How close are Liverpool to winning the Premier League?

Liverpool are on of the few true contenders for the Premier League title, but just how close are they to winning it?
Liverpool FC v Wolverhampton Wanderers - Premier League
Liverpool FC v Wolverhampton Wanderers - Premier League / Clive Brunskill/GettyImages

For much of the last season, Liverpool made it easy to overlook the reality that their squad lacked the quality, and certainly the depth, to win the Premier League title.

In the final weeks of the campaign however, that reality began to set in as the Reds tumbled from the top of the table to third and finished seven points behind runners up Arsenal and nine short of champions Manchester City.  

Despite the heartbreak of missing out on the title in Jurgen Klopp’s final season, it’s an achievement in itself that they could even challenge as strongly for the prize just one season after slumping to a fifth-place finish.

The Reds’ squad underwent a major transformation last summer as captain Jordan Henderson, James Milner, and Roberto Firmino-all key players throughout the club’s recent period of success- departed and Alexis Mac Allister, Dominik Szoboszlai and Wataru Endo arrived to revamp Liverpool’s midfield.

The season was by and large a success

Most Liverpool supporters would have considered a top-four finish and return to the Champions League a success for this past campaign.

Klopp’s side not only met those expectations comfortably but exceeded them convincingly by finishing seven points closer to City than to fifth-place Tottenham.

Klopp may not have ended his magnificent spell at Anfield with the league title, but he has undoubtedly laid the foundations for his now-former side to compete for it once again.

However, if Liverpool are to build on Klopp’s work, they’ll still need to strengthen several areas of their squad throughout the summer transfer window, starting with its front line.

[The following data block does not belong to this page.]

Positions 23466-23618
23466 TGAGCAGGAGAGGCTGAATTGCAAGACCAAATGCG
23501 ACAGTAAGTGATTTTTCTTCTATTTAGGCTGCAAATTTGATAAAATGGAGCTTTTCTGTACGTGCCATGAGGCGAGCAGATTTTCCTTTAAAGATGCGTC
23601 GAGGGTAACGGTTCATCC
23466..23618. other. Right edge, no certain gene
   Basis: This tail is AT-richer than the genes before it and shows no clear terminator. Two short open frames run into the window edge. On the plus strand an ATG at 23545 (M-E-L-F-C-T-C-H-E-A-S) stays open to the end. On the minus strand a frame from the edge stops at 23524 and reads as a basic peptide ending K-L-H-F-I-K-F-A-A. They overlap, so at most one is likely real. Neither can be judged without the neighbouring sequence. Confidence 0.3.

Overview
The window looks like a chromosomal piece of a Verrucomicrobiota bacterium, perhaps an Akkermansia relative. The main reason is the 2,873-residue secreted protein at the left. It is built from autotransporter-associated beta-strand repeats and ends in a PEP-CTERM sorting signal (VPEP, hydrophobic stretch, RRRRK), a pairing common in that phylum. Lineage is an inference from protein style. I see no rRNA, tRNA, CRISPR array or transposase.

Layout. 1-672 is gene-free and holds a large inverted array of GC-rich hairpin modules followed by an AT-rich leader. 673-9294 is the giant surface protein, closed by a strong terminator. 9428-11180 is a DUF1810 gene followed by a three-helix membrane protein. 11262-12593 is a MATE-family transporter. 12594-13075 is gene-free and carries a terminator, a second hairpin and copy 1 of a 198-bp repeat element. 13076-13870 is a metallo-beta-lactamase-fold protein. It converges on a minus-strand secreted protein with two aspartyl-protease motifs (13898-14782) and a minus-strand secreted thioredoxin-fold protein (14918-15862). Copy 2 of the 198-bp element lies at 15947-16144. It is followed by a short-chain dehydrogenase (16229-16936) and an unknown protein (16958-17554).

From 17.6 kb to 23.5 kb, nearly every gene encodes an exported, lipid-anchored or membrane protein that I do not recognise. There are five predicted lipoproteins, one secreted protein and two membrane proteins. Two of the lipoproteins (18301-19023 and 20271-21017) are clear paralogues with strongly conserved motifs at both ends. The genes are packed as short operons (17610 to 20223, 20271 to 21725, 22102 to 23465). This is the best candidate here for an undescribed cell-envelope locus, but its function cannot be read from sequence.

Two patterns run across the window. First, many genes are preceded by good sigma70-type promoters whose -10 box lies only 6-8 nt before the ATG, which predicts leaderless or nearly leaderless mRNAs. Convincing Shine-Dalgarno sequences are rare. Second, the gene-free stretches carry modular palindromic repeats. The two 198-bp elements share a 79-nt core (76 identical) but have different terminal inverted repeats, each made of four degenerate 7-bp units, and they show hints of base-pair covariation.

In each of the three seasons in which Liverpool finished with above ninety points, both Salah and Mane bagged at least 16 goals a piece.

Sadio Mane, Mohamed Salah
SL Benfica v Liverpool FC - Quarter Final Leg One - UEFA Champions League / Gualter Fatia/GettyImages

The highest tally after Salah’s 18 league goals this season was Darwin Nunez’s 11. The difference may seem trivial, but when battling a side as relentless as City, who have won the last four titles in succession, such margins are decisive.  

Loss of form at the wrong time cannot happen again

Salah’s total loss of form in the second half of the season along with the shocking wastefulness of Nunez, Luis Diaz and Cody Gakpo in front of goal were ultimately the chief contributors to the Reds’ downfall.

Of all of Liverpool’s forwards, only Diogo Jota proved himself a reliable finisher throughout the entirety of the campaign but his proneness to injury often rules him out for long periods.

Diogo Jota
Fulham FC v Liverpool FC - Premier League / Justin Setterfield/GettyImages

Liverpool could do with one or two additions to their midfield as well. Szoboszlai and Endo both excelled at times, but visibly struggled at others, notably during the tail end of the campaign.

Liverpool CEO of Football Michael Edwards should prioritize a holding midfielder in particular as Endo was only an emergency signing at the end of last summer’s transfer window and at 31-years-of-age, is not the club’s long-term solution at the position.

Squad wise, Liverpool are strongest at the back, where they boast the most quality and depth. Virgil van Dijk remains one of the best centre-halves in the world and should Ibou Konate stay fit for the majority of the campaign, he and the Liverpool skipper form arguably the strongest center-back duo in the league.

Trent Alexander-Arnold and Andy Robertson both enjoyed strong campaigns while Joe Gomez, Jarrell Quansah, and Conor Bradley all established themselves as dependable backups should Arne Slot need to shuffle his squad. 

Arne Slot has plenty of talent at his disposal

Ultimately though, Slot’s ability to harness the quality of his players will be the biggest factor in how seriously his side can contend.

Michael Edwards and FSG selected Slot as Klopp’s successor because their data-centered analysis highlighted his style of play at Feyenoord as highly compatible with the current personnel of players.

It’s now up to the Dutchman to implement his system at Anfield and it may take him time to identify what adjustments he must make to better suit the challenges of Premier League. 

In addition to getting the feel of a new league and home, Slot will also have to learn to manage the weight of expectations at Liverpool.

With all respect to Feyenoord, this represents a sizable step up from any of his previous jobs and he has a massive pair of shoes to fill by taking over from Klopp after the immense success the German’s eight and a half years at the club delivered. 

Slot has truly accepted quite the challenge at Anfield. However, if he proves up for it and if Liverpool can supply him with the final updates necessary to their squad this summer, the red half of Merseyside can and should once again set its sight on England’s most coveted prize.